an embarrassment of parks
One certainly cannot visit Florida without hitting the theme parks, so we drove to Orlando, checked into a hotel for a couple of nights, and made plans while dining in one of the best Chinese restos in the state.
Ming's Garden, located along International Blvd, served near-authentic Chinese food (the problem with me is that Chinese food will always be held up to the culinary standards set by the real thing, during the time we kept a flat in Hong Kong) which was worth the ghastly cost ($160 for 4 plus Sage) - 3-course Peking Duck and the usual fare (let me tell you, this craving for rice in America can only be assuaged by Chinese food).
The Disney trademark alone had 7 properties: 4 theme parks (including Epcot, Magic Kingdom, "Nahtazu" and MGM) plus 2 water parks plus Downtown Disney. Then there's Universal, Wet and Wild, Sea World, Cirque Du Soleil, and many many other attractions. It felt like a mini-Vegas for theme park addicts.
Ultimately, Sage decided she wanted to see Cinderella, so Magic Kingdom it was. The last time Nikki and I visited the Mouse, it was in 1998 with our good friends Rickey and Richard, just after the World Championships for Magic: The Gathering. Well, this place is larger than the Anaheim park and we had a ball, even if we didn't get to see everything or ride everything - it was just too large.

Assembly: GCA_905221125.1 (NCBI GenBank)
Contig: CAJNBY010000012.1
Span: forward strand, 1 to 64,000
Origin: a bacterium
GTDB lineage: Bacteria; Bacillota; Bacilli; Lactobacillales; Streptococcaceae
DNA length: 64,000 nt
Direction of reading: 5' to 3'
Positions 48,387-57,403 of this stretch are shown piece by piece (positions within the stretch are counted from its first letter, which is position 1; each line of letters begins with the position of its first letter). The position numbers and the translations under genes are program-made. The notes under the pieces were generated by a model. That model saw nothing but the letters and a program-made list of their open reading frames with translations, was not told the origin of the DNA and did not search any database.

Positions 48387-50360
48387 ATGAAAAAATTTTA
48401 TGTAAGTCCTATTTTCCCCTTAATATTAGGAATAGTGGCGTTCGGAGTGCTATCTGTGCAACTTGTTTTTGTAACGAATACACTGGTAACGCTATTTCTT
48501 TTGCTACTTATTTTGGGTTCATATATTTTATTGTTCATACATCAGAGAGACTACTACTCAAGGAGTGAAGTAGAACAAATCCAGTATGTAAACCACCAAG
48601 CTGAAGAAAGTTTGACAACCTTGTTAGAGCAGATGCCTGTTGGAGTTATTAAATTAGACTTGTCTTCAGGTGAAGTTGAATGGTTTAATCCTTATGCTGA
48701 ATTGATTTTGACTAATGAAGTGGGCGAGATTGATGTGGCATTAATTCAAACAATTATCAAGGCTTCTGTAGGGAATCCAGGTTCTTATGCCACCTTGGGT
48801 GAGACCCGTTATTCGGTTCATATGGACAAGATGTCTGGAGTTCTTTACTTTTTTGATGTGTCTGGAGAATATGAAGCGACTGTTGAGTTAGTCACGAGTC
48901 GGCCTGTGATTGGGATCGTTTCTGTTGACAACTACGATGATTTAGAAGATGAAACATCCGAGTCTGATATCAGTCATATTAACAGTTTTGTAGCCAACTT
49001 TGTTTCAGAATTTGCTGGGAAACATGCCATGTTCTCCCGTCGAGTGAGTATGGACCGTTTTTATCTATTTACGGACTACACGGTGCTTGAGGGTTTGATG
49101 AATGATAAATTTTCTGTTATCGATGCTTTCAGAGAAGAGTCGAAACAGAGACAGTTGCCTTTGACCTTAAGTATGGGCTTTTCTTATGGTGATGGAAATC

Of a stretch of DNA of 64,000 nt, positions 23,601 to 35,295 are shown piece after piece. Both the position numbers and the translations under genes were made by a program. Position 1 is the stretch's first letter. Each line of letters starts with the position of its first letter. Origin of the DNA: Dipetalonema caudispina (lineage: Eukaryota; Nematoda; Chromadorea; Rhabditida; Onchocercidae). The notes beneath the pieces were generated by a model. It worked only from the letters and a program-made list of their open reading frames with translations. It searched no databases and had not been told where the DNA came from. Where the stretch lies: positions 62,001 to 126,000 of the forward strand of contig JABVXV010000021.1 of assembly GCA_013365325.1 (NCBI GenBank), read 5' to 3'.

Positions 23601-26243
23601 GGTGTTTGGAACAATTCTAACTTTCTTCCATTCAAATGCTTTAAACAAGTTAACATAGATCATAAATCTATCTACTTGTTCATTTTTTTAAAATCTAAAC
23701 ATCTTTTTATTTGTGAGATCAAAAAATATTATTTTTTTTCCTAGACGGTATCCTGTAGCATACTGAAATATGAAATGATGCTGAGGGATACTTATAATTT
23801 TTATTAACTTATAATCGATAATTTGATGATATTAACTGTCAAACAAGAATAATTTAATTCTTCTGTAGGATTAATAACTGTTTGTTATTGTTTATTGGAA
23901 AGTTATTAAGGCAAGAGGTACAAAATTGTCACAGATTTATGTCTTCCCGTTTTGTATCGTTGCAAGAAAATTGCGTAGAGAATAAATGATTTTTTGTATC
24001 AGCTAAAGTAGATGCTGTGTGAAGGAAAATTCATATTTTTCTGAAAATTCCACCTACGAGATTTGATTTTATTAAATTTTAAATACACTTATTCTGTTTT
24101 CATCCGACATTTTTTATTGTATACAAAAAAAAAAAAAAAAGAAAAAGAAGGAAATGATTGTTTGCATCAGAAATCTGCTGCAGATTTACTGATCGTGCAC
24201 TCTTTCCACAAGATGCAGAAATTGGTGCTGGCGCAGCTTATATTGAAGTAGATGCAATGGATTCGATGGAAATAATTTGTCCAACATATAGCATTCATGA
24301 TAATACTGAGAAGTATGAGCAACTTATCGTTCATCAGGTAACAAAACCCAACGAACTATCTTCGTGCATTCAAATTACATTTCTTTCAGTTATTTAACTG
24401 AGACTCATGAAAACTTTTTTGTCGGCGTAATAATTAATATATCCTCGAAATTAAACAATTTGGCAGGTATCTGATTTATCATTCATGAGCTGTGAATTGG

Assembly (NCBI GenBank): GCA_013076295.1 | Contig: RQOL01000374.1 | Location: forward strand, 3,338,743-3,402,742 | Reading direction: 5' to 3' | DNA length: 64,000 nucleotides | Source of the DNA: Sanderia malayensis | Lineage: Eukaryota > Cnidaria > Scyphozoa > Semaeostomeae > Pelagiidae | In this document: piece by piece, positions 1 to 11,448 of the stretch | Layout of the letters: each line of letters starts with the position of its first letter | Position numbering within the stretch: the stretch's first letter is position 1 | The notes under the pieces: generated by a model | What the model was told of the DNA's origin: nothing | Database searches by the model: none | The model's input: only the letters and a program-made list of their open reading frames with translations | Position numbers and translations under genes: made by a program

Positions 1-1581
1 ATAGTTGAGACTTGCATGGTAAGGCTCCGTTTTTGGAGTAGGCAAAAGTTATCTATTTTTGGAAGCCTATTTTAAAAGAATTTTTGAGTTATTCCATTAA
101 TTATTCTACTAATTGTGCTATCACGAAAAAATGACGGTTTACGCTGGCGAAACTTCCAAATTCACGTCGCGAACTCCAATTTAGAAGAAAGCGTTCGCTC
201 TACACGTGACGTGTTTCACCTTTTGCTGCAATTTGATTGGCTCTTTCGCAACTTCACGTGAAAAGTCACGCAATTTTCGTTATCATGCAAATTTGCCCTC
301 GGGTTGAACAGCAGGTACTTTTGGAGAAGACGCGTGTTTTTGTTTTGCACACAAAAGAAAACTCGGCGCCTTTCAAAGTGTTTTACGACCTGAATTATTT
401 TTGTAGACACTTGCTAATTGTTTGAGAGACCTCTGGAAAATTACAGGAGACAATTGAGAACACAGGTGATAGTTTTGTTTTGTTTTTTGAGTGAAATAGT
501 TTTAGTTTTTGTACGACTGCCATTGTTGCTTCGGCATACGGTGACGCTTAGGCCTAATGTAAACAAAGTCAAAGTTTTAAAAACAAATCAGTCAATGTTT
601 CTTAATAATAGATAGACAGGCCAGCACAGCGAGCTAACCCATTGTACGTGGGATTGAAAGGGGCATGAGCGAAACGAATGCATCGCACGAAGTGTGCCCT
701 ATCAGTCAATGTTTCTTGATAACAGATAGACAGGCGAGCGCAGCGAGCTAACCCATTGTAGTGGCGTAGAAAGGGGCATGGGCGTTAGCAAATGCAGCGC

But it was all worth it when Sage, dressed in her Cinderella gown, watched the parade of characters along Main Street with me. The way her eyes just lit up when she saw her faves, how she waved frantically to them shouting with her little heart filled with joy, how she said "Oh, thank you Dad!" - that's what "sense of wonder" is all about.
On a more mundane note, while looking at the map and plotting out our route, Nikki and I made sure we knew where each of the three designated smoking areas were. In a place where the waiting time for lines begins at 40 minutes, it's good to know where to go to let off steam.
It's fitting that we went to see the Mouse. Mickey is emblematic of the entire Filipino longing for America, after all. Disneyland is what America is for those who can only dream of having a better life - huge, colorful and magical, where the impossible is an everyday reality.
We also dropped by one of the few gourmet Bistro McDonald's (hey Vin, you'll love it). Granite counters, pendant lighting and classical music, set the tone, offering a made-to-order menu including freshly made waffles, pesto/shrimp pasta, turkey roll, roast beef, grilled vegetable panini, Bucks County Coffee espresso, Hershey's hand-dipped ice cream, chicken salad and grilled chicken panini, as well as desserts such as brulee cheesecake and carrot cake - along with an expanded "traditional" menu, which includes steak bagels.
I never thought the word "gourmet" would ever be juxtaposed with McDo, but there it is. The reason, of course, is the need to be more competitive and capture more market and dollar shares.
The upscale trend is not unique to McDonald's, the world's largest fast-food company. Jack-in-the-Box and Arby's recently announced decor and menu improvements. And Burger King last year launched a fire-grilled chicken baguette and this year plans to roll out a new salad line.
Back at home, only Wendy's has impressed me with their triple patty offer - which is hardly gourmet.
All this however makes me think, if I really wanted good food, would I go to McDo, gourmet or otherwise?
Ah, no, thank you.